As we are about midway through the second full week of the 15-Day Presidential Coronavirus deadlines, the fast-paced life of California has certainly certainly slowed down.

The Golden State is third in the number of Wuhan Coronavirus cases, behind New York and New Jersey, with 2,662 cases and 96 deaths. Meanwhile, some politicians have taken it upon themselves to enact drastic policies to ensure that the number of cases don’t rise substantially.

For example, Los Angeles Mayor Eric Garcetti announced actions against nonessential businesses that fly in the face of American sensibilities, such as threatening to shut off water and power if they remain open.

“Garcetti said his office was still receiving daily reports of nonessential businesses that continued to operate as normal — behavior he called “irresponsible and selfish.”

He also announced a “Safer at Home” business-ambassadors initiative that aims to bring about greater compliance from businesses that are ignoring the city’s order to close.

Such businesses should also expect to get a warning call from local prosecutors before the city takes more aggressive action, including turning off their water and power, he said.

This tactic has been met with a great deal of reflection about the government intervention, the level of the city and state’s current response to the coronavirus, and what Los Angeles politicians should have prioritized before the crisis began.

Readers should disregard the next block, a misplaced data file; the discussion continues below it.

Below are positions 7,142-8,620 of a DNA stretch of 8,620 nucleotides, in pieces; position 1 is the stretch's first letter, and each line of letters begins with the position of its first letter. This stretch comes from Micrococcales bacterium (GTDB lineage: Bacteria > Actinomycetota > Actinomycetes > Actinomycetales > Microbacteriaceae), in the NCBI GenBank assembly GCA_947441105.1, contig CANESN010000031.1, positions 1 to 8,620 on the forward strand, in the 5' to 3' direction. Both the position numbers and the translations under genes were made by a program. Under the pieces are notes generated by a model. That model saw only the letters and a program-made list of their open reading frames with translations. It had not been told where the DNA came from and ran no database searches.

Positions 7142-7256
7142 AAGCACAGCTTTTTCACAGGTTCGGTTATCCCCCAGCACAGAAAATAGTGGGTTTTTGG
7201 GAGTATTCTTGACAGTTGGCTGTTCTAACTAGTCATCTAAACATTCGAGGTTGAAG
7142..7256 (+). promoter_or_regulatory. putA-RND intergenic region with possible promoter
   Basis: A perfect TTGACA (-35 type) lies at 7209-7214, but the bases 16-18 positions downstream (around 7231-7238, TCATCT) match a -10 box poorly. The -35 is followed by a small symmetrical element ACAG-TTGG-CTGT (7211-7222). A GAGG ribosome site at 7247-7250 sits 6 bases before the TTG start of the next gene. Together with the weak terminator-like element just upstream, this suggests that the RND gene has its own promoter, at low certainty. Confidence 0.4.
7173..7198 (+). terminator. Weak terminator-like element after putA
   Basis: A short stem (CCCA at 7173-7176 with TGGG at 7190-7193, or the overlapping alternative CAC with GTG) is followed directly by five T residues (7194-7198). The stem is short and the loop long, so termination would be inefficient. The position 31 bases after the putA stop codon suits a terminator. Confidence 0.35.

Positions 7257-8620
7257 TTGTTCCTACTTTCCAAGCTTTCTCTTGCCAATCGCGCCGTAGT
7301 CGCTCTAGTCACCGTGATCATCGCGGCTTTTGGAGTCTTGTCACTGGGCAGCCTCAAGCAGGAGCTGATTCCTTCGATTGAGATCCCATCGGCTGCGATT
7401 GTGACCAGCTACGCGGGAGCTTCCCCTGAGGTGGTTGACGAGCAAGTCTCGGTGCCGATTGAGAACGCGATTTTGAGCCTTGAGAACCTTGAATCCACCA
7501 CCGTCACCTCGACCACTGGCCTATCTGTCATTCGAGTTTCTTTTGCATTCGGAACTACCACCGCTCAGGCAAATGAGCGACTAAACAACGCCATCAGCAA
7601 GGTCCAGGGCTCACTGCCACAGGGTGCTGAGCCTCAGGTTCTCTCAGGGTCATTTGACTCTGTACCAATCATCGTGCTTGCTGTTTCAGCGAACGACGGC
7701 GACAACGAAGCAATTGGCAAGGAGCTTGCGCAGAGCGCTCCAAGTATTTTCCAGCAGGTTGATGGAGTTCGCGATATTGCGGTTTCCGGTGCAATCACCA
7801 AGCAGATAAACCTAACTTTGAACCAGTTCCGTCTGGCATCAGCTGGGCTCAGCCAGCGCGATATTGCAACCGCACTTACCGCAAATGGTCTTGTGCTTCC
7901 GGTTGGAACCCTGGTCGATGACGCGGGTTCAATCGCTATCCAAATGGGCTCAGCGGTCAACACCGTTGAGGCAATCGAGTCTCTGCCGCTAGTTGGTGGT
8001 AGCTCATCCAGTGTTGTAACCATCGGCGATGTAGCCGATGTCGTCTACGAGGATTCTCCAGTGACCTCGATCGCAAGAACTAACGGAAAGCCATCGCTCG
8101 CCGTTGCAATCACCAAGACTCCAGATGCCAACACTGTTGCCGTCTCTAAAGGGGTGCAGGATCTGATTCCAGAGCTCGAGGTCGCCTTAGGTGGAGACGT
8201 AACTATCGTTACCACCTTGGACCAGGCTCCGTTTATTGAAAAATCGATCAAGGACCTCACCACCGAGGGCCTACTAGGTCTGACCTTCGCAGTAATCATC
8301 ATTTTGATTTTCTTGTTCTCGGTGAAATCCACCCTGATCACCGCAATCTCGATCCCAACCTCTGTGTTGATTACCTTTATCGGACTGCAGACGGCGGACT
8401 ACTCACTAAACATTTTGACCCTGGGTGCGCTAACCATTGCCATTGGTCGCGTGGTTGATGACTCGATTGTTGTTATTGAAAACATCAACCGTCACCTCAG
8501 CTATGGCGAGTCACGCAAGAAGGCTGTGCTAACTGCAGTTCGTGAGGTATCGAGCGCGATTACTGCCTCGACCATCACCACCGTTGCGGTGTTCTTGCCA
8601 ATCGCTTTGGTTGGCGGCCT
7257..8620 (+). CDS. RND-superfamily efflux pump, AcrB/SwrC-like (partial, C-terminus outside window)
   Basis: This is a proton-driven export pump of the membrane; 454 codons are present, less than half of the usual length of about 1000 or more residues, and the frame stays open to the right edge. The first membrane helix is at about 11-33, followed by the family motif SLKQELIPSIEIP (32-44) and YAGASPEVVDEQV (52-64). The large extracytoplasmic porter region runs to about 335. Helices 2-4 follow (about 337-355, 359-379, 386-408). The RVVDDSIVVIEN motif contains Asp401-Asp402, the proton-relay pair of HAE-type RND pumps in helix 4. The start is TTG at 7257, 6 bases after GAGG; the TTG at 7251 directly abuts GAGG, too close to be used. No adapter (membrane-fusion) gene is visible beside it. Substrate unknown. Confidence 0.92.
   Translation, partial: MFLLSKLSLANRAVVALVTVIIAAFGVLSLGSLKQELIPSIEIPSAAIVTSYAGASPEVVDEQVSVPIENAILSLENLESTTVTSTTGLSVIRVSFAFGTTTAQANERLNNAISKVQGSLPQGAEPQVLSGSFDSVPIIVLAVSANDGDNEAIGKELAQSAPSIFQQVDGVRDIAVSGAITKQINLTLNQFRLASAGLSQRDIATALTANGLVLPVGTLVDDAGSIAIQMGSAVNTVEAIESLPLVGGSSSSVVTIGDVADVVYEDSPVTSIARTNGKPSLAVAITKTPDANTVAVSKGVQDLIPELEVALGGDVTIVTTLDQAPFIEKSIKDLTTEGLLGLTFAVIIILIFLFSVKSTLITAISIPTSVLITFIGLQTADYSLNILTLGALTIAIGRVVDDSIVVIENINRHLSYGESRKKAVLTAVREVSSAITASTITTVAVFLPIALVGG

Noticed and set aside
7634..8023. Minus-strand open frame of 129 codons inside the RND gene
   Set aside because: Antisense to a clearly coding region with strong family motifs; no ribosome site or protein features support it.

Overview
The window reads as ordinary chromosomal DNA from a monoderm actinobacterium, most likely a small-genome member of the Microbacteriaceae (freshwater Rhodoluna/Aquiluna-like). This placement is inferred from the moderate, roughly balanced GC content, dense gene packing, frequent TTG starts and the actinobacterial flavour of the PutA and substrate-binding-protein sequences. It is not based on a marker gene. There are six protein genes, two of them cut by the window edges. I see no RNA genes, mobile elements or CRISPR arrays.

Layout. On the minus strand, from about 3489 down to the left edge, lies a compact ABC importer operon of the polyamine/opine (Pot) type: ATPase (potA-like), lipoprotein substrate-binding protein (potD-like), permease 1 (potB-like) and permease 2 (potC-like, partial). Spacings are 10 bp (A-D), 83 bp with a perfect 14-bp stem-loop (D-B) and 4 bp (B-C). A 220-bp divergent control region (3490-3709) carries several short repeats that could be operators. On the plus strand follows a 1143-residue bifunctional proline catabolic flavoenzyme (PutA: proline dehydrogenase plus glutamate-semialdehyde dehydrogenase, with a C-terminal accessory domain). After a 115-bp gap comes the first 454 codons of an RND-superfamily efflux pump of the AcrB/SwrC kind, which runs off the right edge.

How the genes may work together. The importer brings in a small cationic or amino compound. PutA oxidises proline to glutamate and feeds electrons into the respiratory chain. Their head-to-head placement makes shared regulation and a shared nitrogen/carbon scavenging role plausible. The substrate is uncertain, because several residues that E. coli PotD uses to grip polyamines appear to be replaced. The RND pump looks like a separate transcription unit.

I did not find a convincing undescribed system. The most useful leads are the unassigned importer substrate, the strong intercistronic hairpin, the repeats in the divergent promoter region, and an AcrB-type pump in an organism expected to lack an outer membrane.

Just imagine people like Garcetti in charge of programs like nationalized healthcare. I would imagine it would look like Italy’s system, where an age limit was established for intensive care.

Then there is the case of the LA County Sheriff who deemed gun-shops as nonessential after 1,700 prisoners had been released from County facilities due to the thread of coronavirus. He had to walk back a planned shutter of those stores.

The Los Angeles County Sheriff told FOX 11 on Tuesday night that enforcement efforts to close down local gun stores have been suspended after intervention from the county’s legal counsel.

Sheriff Alex Villanueva told FOX 11 reporter Bill Melugin that county counsel Mary Wickham issued an opinion that gun stores can be classified as essential businesses under the Governor’s statewide executive order.

The decision on the gun shops wasn’t the only action that was reversed, either. Los Angeles County health officials backtracked on their announcement that a child died from coronavirus, indicating the case needed to be re-evaluated.

During their daily briefing, the county health department said the unidentified child from the city of Lancaster was among four new deaths.

Hours later, after Governor Gavin Newsom had cited the death of the teenager as evidence the virus can strike anyone, the county issued a new statement.

“Though early tests indicated a positive result for COVID-19, the case is complex and there may be an alternate explanation for this fatality” and the case will need evaluation by the U.S. Centers for Disease Control and Prevention, the statement said.

It is always hard to make difficult decisions during a crisis, especially one involving a novel virus. But it is interesting that when it came to public health prior to the pandemic, such as the outbreak of typhus in the Los Angeles area, there wasn’t a robust effort to address the homeless problem that was the root cause.

One can only hope that Californians are using their time in isolation to re-evaluate their election-day choices.


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